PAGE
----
Attractive Mercator map of Middle East.
Turkish Empire from the Mercator / Hondius Atlas Minor.
Persian Gulf as Mare Elcatif, not Persian gulf, after the Oasis Qatif in Saudi Arabia.
Detailed with attractive cartouche.
Excellent hand colour
References: Van der Krogt 3, 8100:351.
From: Atlas Minor Gerardi Mercatoris Amsterdam, J. Hondius, 1607. (Van der Krogt 3, 351:01)
code : M4337
Cartographer : HONDIUS Family
Date : 1607 Amsterdam
Size : 15*18.5 cms
availability : Available
Price : £225
Jodocus Hondius I(1563-1612) was one of the foremost map engravers of his day; he worked for many Dutch publishers and was also employed by the English map- and print-sellers, Sudbury and Humble, to engrave the maps for John Speed's "The Theatre Of The Empire Of Great Britaine", published in 1612. Hondius married Coletta van den Keere (sister of Pieter van de Keere - also heavily involved in the map trade) thus strengthening his links with the map world at this time.
Hondius bought the copperplates of Mercator's "Atlas Sive Cosmographicae ..." at the auction of Gerard Jr.'s effects in 1604. He added another forty maps, including new maps of the continents and important regional maps of the Americas, before publishing a new edition of the "Atlas ..." in 1606 that was in direct competition with Ortelius' "Theatrum". As many of Hondius' maps were more up-to-date, the Mercator-Hondius "Atlas ..." effectively superseded Ortelius' "Theatrum".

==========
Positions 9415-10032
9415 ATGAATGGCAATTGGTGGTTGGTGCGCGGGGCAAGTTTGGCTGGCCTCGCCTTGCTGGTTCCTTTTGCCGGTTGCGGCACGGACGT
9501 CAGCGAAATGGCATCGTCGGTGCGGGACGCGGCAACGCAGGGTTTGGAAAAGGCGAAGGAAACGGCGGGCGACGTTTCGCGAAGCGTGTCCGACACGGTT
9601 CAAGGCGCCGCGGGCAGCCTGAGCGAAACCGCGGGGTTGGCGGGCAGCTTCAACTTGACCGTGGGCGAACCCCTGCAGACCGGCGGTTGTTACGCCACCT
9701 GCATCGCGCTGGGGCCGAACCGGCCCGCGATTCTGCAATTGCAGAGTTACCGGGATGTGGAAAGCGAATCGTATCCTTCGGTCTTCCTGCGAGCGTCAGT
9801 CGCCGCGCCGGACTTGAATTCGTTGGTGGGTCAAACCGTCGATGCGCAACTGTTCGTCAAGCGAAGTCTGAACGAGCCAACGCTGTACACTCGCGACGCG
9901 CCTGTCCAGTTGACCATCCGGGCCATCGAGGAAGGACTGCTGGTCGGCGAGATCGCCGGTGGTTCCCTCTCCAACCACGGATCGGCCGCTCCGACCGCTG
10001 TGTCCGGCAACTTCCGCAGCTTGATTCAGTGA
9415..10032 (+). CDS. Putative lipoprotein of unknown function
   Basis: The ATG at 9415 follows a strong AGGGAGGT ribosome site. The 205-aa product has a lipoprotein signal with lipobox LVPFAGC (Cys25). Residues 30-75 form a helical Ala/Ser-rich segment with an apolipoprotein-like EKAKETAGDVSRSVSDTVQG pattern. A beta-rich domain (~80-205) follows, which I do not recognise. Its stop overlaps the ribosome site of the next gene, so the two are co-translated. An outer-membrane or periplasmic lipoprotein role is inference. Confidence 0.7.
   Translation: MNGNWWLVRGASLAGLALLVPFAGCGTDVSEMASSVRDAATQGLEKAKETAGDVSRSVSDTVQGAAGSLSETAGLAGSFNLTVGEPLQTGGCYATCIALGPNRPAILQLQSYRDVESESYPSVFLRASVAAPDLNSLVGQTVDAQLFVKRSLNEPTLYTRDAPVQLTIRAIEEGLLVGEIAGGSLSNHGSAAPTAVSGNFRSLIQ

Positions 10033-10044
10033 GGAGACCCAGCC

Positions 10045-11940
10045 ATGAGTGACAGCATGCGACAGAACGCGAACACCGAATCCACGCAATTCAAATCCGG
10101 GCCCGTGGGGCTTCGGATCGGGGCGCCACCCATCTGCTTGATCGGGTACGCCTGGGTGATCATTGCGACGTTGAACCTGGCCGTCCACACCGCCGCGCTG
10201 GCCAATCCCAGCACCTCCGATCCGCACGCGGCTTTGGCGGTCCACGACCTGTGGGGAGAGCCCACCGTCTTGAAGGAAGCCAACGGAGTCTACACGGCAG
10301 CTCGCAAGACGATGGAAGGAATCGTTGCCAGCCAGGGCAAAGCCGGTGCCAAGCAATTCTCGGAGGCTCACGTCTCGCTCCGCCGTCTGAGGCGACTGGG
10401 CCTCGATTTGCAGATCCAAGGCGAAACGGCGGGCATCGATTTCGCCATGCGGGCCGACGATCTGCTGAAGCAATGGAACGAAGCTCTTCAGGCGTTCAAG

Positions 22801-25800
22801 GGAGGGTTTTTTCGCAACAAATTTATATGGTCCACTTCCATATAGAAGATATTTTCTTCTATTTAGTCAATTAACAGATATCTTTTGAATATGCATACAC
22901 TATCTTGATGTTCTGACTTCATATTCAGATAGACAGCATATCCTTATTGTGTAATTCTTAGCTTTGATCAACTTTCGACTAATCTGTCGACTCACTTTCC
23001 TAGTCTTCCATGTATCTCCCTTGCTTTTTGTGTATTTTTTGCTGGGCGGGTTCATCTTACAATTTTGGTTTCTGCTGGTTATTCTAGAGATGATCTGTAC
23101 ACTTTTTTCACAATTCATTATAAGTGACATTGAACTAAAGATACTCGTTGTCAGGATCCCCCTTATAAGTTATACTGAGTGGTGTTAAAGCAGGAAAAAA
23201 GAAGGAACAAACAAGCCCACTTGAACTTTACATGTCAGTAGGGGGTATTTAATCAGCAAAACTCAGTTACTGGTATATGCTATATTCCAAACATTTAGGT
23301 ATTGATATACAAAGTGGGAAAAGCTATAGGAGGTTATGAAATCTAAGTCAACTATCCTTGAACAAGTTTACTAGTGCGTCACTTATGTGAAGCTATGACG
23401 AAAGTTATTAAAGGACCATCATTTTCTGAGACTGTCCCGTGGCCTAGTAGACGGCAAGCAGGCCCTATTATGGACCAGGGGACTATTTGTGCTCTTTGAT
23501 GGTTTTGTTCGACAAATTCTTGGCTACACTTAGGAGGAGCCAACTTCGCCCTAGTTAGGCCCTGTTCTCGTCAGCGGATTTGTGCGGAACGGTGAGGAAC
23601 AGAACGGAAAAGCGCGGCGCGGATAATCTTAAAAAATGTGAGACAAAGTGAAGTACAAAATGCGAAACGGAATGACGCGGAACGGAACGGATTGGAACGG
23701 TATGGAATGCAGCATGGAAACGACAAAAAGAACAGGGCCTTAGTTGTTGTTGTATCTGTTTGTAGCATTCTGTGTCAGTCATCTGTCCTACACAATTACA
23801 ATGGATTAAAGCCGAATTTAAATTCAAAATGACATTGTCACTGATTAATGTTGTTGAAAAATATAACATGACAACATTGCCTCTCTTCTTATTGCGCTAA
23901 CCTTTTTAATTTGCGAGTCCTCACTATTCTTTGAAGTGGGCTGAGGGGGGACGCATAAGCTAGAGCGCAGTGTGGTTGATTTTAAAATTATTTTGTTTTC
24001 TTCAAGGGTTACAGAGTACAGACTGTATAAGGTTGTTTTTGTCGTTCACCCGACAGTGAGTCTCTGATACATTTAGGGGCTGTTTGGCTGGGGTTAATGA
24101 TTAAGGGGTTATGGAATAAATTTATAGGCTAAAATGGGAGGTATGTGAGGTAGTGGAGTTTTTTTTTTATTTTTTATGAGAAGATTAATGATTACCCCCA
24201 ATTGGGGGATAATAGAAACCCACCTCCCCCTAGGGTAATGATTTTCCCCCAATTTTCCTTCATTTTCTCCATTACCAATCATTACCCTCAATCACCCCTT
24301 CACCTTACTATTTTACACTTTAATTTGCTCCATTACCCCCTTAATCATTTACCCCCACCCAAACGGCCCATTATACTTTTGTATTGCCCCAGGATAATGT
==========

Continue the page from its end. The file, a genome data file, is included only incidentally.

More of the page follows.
Jodocus also had the plates of the "Atlas ..." reduced at this time in order to publish them in the "Atlas Minor" that first appeared in 1607. Cornelis Clasz and Johannes Janssonius of Arnhem (the elder Janssonius) were the publishers involved in this 'miniature' endeavour.
Henricus and Jodocus II were sons of Jodocus I. From 1619 the "Atlas ..." was published under the Henricus Hondius imprint. Henricus appears to have been heavily involved in the "Atlas ..." from 1619 until 1633 when his brother-in-law's name and imprint, that of Johannes Janssonius, also started appearing on the "Atlas ..." After 1636 the name of the "Atlas ..." was changed to "Atlas Novus" with Janssonius being responsible, in the main, for its publication.